Native women, children, and unfortunately even babies are being trafficked in the sex trade on freighters crossing the Canadian and U.S. border on Lake Superior between Thunder Bay, Ontario, and Duluth Minnesota.
Next month, Christine Stark—a student with the University of Minnesota, Duluth, who is completing her Master's degree in social work—will complete an examination of the sex trade in Minnesota, in which she compiles anecdotal, first hand accounts of Aboriginal women, particularly from northern reservations, being trafficked across state, provincial, and international lines to be forced into servitude in the sex industry on both sides of the border.
Stark's paper stems from a report she co-wrote, published by the Indian Women's Sexual Assault Coalition in Duluth in 2011, entitled, "The Garden of Truth: The Prostitution and Trafficking of Native Women in Minnesota." Through the process of researching and penning this report, Stark kept hearing stories of trafficking in the harbours and on the freighters of Duluth and Thunder Bay. The numerous stories and the gradual realization that this was an issue decades, perhaps centuries, in the making, compelled Stark to delve further into what exactly is taking place.
She decided to conduct an exploratory study, "simply because we have these stories circulating and we wanted to gather information and begin to understand what has happened and what currently is happening around the trafficking of Native American and First Nations women on the ships" said Stark, in an interview with CBC Radio's Superior Morning. "Hearing from so many Native women over generations talking about the 'boat whores,' prostitution on the ships or the 'parties on the ships,' this is something that... was really entrenched in the Native community and we wanted to collect more specific information about it."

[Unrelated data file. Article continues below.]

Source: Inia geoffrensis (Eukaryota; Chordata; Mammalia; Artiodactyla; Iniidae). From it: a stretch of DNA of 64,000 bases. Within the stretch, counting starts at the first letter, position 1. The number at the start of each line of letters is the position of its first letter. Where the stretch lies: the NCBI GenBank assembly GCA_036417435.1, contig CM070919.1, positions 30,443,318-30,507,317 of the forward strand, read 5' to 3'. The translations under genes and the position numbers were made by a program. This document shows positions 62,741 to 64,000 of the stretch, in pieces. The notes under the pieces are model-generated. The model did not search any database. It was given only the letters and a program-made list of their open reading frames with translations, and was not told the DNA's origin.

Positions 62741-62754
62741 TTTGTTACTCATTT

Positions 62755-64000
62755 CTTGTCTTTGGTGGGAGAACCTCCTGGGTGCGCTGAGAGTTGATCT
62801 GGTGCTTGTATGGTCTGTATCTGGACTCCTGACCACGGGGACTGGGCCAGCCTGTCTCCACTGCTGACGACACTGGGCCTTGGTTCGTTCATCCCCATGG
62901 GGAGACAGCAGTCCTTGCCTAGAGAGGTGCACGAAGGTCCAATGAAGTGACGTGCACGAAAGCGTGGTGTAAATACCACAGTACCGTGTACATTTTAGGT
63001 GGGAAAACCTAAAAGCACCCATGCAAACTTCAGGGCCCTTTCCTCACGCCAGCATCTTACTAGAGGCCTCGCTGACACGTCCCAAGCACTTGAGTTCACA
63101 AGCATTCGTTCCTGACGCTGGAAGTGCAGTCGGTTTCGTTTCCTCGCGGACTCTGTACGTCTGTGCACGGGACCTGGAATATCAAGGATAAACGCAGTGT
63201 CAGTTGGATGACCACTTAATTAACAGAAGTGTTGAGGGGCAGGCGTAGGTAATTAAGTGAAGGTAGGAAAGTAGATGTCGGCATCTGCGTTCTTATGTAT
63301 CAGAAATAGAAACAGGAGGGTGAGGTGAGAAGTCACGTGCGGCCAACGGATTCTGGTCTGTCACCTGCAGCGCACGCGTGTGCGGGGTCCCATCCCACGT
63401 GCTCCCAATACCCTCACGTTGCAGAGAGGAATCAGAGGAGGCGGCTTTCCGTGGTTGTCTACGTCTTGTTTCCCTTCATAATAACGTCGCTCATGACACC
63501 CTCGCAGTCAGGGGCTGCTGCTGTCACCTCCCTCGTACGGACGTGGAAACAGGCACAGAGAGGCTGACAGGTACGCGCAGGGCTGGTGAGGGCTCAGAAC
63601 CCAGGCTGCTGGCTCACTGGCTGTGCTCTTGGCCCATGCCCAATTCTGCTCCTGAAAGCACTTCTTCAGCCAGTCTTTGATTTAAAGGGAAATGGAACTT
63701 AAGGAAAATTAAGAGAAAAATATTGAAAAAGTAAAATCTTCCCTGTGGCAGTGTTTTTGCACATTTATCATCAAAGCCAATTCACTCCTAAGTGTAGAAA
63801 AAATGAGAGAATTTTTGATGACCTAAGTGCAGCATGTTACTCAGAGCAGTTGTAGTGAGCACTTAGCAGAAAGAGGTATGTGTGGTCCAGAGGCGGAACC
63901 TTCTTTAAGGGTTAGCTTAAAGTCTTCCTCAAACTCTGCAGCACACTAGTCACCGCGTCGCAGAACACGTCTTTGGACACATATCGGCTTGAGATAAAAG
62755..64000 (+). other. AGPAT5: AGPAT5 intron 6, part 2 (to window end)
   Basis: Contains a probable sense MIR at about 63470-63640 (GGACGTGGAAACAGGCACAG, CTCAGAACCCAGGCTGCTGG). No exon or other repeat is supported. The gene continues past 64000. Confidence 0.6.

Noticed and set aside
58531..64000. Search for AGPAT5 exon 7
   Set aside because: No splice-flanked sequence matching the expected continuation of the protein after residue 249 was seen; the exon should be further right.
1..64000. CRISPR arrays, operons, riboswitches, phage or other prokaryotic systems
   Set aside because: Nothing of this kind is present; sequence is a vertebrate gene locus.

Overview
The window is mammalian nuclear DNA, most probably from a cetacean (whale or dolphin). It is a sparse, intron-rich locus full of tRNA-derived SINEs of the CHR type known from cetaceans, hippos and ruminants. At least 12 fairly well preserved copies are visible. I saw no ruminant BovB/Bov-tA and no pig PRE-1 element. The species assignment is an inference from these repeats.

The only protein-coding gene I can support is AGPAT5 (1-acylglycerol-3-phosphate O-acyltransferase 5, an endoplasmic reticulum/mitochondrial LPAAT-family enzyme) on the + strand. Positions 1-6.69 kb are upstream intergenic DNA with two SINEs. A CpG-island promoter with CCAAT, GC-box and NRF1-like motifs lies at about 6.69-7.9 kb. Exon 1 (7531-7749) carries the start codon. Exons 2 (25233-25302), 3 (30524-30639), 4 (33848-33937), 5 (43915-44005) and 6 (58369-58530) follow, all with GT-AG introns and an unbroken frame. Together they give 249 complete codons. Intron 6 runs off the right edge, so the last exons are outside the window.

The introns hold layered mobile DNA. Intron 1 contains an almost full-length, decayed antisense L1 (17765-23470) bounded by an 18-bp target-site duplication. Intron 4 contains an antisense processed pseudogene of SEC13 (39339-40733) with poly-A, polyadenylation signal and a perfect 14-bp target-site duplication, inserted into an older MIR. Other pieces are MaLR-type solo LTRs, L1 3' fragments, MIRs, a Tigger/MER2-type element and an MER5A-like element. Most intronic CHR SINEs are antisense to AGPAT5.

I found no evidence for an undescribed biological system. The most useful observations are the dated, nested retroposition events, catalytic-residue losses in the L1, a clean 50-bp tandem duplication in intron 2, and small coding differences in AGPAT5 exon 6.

Through her independent research and work with the Indian Women's Sexual Assault Centre, Stark interviewed hundreds of Native women who have been through the trauma of the Lake Superior sex trade. The stories she's compiled are evidence of an underground industry that's thriving on the suffering of First Nations women, which is seemingly going unchecked and underreported.
In an article written for the Duluth Star Tribune, Stark describes one disturbing anecdote of an Anishinaabe woman who had just left a shelter after being beaten by her pimp—who was a wealthy, white family man. He paid her bills, rent, and the essentials for her children, but on weekends, "brought up other white men from the Cities for prostitution with Native women...he had her role play the racist 'Indian maiden' and 'European colonizer' myth with him during sex."
"The Duluth harbor is notorious among Native people as a site for the trafficking of Native women from northern reservations." She continues, "in an ongoing project focused on the trafficking of Native women on ships in Duluth, it was found that the activity includes international transport of Native women and teens, including First Nations women and girls brought down from Thunder Bay, Ontario, to be sold on the ships... Native women, teen girls and boys, and even babies have been sold for sex on the ships." Christine Stark's complete research paper will be published in September.